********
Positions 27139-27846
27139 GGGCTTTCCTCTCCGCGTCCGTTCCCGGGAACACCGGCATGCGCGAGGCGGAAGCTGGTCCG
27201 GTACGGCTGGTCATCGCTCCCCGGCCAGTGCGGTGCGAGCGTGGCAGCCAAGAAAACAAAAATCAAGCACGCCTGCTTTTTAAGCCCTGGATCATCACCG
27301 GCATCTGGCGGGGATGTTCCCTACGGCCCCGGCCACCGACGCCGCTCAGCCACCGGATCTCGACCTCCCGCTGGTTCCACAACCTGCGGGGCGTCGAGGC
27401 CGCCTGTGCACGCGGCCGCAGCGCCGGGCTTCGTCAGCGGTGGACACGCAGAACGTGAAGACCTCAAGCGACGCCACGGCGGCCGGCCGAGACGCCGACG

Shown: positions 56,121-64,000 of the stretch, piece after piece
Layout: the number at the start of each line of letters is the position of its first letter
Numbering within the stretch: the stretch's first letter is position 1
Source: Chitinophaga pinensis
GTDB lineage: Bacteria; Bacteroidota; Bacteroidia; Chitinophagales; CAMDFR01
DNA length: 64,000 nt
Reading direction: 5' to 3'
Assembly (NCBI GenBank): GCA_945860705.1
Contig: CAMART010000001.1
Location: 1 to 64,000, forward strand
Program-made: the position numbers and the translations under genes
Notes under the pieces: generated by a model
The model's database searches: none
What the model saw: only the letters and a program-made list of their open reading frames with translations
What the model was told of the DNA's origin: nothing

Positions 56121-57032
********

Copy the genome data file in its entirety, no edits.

Positions 27139-27846
27139 GGGCTTTCCTCTCCGCGTCCGTTCCCGGGAACACCGGCATGCGCGAGGCGGAAGCTGGTCCG
27201 GTACGGCTGGTCATCGCTCCCCGGCCAGTGCGGTGCGAGCGTGGCAGCCAAGAAAACAAAAATCAAGCACGCCTGCTTTTTAAGCCCTGGATCATCACCG
27301 GCATCTGGCGGGGATGTTCCCTACGGCCCCGGCCACCGACGCCGCTCAGCCACCGGATCTCGACCTCCCGCTGGTTCCACAACCTGCGGGGCGTCGAGGC
27401 CGCCTGTGCACGCGGCCGCAGCGCCGGGCTTCGTCAGCGGTGGACACGCAGAACGTGAAGACCTCAAGCGACGCCACGGCGGCCGGCCGAGACGCCGACG

Shown: positions 56,121-64,000 of the stretch, piece after piece
Layout: the number at the start of each line of letters is the position of its first letter
Numbering within the stretch: the stretch's first letter is position 1
Source: Chitinophaga pinensis
GTDB lineage: Bacteria; Bacteroidota; Bacteroidia; Chitinophagales; CAMDFR01
DNA length: 64,000 nt
Reading direction: 5' to 3'
Assembly (NCBI GenBank): GCA_945860705.1
Contig: CAMART010000001.1
Location: 1 to 64,000, forward strand
Program-made: the position numbers and the translations under genes
Notes under the pieces: generated by a model
The model's database searches: none
What the model saw: only the letters and a program-made list of their open reading frames with translations
What the model was told of the DNA's origin: nothing

Positions 56121-57032